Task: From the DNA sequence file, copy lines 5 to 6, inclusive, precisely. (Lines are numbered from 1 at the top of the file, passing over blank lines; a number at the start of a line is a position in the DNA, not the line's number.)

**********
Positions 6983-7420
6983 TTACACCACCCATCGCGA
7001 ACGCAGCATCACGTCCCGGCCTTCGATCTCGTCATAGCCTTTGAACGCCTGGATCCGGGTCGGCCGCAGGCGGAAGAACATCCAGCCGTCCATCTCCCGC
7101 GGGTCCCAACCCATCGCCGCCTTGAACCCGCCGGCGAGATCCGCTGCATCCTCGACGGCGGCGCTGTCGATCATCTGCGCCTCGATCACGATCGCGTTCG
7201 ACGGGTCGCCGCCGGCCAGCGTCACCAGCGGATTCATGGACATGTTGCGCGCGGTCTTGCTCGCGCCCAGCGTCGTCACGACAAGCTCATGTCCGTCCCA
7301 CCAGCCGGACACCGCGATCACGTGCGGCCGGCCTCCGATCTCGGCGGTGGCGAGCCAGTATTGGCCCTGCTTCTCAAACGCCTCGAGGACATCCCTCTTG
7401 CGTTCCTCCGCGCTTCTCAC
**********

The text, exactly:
7201 ACGGGTCGCCGCCGGCCAGCGTCACCAGCGGATTCATGGACATGTTGCGCGCGGTCTTGCTCGCGCCCAGCGTCGTCACGACAAGCTCATGTCCGTCCCA
7301 CCAGCCGGACACCGCGATCACGTGCGGCCGGCCTCCGATCTCGGCGGTGGCGAGCCAGTATTGGCCCTGCTTCTCAAACGCCTCGAGGACATCCCTCTTG